STORIES FROM PAFA
In the years since his graduation from PAFA,Benjamin Volta (Cert. ‘02) has used his art education to enrich the lives of his students and their neighborhoods. He has developed projects with Philadelphia public school teachers that integrate art into the math and science curriculum. Through his work, Volta shows his commitment to how the arts can be a powerful tool for students to examine their relationships with nature and the community.
His education efforts were recognized by the National Academy of Science for combining the arts and science in education, and through that recognition the works of some of his students from Grover Washington Jr. Middle School are now on permanent display at the Keck Center in Washington, D.C.
Volta’s own work largely consists of outdoor public art and adorns buildings including Drexel University’s 11th Street Family Health Services Center, the Cohen Children’s Medical Center near New York City, and the Regina Public Library in Saskatchewan, Canada.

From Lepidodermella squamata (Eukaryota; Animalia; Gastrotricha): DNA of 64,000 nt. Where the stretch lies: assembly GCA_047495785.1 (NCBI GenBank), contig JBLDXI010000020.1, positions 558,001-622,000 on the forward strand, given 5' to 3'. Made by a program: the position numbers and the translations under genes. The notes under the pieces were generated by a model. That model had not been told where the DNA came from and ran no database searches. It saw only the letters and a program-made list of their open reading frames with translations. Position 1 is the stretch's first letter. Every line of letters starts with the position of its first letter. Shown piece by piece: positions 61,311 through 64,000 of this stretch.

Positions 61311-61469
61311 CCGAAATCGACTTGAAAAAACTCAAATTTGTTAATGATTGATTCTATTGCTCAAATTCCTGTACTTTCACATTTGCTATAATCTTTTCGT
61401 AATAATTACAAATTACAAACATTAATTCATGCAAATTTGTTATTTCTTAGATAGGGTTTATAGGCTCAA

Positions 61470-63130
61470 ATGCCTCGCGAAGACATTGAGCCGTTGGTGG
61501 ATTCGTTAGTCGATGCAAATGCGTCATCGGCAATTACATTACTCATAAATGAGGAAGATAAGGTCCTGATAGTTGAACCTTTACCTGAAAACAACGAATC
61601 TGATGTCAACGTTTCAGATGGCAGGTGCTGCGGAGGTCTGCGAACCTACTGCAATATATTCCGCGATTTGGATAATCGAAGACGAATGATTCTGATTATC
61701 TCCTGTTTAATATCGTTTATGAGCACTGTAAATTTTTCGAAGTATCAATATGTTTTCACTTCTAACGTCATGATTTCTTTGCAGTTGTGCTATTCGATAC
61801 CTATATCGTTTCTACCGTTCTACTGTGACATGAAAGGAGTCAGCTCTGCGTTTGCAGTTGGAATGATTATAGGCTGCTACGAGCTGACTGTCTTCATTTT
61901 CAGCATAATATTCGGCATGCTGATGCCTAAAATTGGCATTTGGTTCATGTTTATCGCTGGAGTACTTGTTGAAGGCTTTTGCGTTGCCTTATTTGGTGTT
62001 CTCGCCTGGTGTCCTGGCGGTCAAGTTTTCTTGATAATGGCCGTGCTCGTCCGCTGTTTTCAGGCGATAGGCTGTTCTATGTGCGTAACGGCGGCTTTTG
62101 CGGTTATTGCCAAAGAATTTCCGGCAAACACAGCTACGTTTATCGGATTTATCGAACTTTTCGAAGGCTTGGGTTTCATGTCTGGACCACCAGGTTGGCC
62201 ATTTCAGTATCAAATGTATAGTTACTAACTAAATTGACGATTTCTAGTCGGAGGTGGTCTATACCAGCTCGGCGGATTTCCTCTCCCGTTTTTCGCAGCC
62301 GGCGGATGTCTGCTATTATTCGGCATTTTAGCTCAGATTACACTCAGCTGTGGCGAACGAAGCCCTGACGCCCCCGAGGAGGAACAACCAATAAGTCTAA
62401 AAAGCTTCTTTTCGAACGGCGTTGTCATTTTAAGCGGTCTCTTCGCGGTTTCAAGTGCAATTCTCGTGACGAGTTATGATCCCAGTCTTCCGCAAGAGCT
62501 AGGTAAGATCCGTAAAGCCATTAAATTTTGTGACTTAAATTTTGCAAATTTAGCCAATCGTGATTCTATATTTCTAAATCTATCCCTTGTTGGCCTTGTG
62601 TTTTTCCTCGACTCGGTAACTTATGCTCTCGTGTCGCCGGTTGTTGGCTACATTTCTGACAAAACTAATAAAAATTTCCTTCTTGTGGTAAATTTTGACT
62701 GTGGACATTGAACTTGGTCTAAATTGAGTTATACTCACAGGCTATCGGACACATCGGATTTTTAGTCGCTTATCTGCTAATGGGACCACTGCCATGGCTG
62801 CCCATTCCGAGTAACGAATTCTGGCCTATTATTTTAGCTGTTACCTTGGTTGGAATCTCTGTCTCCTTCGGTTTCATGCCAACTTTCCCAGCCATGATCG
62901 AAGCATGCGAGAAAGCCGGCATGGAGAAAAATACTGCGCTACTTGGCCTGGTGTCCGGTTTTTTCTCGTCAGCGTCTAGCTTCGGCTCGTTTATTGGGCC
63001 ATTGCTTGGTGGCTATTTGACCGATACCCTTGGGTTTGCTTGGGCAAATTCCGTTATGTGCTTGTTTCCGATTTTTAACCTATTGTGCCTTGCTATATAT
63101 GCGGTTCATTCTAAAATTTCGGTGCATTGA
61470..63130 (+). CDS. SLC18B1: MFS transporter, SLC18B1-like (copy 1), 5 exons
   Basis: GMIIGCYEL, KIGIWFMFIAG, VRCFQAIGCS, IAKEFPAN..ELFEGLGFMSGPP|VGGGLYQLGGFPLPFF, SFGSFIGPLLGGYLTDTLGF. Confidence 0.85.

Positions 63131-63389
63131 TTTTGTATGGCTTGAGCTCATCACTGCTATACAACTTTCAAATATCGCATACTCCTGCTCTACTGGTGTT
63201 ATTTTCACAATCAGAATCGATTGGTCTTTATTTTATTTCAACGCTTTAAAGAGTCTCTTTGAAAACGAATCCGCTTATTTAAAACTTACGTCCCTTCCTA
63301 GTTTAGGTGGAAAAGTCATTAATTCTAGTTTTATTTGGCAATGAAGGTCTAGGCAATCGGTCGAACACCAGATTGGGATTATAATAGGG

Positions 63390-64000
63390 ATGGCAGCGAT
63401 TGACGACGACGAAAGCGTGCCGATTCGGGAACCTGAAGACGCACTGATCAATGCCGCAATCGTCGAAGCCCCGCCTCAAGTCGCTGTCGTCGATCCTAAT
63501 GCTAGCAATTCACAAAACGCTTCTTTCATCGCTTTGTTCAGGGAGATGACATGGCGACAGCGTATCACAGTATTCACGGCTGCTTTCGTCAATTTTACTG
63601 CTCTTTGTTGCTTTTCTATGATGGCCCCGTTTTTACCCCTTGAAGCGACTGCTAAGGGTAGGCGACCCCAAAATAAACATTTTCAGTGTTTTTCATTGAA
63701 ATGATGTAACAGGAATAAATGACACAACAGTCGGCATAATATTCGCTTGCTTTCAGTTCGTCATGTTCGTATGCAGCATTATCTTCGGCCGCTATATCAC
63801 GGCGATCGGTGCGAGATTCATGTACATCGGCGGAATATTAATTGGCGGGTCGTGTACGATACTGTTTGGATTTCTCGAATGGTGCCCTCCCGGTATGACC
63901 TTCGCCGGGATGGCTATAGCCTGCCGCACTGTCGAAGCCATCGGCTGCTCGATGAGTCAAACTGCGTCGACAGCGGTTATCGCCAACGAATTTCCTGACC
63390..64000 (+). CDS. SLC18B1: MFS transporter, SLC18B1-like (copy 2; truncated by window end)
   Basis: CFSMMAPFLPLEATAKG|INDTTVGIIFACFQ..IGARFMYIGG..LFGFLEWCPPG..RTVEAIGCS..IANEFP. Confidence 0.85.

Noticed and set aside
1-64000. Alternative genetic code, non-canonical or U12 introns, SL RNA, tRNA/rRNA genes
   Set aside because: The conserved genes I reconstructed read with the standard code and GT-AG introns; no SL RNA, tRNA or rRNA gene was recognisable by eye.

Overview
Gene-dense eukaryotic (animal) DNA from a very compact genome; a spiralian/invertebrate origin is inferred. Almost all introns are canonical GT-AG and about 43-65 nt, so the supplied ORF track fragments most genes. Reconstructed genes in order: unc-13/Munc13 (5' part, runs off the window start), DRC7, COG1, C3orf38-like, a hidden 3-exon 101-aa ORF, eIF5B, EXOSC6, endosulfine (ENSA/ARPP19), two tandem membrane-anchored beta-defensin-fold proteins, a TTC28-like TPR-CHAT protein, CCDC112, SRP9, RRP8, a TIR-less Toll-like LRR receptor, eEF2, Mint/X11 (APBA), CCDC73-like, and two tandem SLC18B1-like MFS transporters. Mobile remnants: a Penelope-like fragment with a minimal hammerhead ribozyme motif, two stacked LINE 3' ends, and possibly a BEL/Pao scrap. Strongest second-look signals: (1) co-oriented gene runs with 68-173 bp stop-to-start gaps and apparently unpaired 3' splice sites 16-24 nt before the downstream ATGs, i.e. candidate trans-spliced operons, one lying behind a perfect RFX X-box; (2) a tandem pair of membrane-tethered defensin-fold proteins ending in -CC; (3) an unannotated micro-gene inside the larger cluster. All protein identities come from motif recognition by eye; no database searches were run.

Funding to support his work has come from the Pew Center for Arts and Heritage, Pennsylvania Council on the Arts, the National Endowment for the Arts, and the U.S. Department of Education.
Recently much of his public art is created in conjunction with the Mural Arts Program in Philadelphia, including the mural Amplify on a wall of a 125-year-old building that currently houses the live music venue Union Transfer.
Volta worked on Amplify with participants in a Mural Arts program that offers prison inmates, probationers, parolees, and juvenile offenders the opportunity to learn new skills and make a positive contribution to their communities. “Many of the unique designs are exploratory and decorative but some are embedded with meaning.”
Volta’s artistic skills grew at PAFA but so did his love for the city. “My time at PAFA helped lay a foundation for me as an artist and it strengthened my choice to stay rooted in Philadelphia.”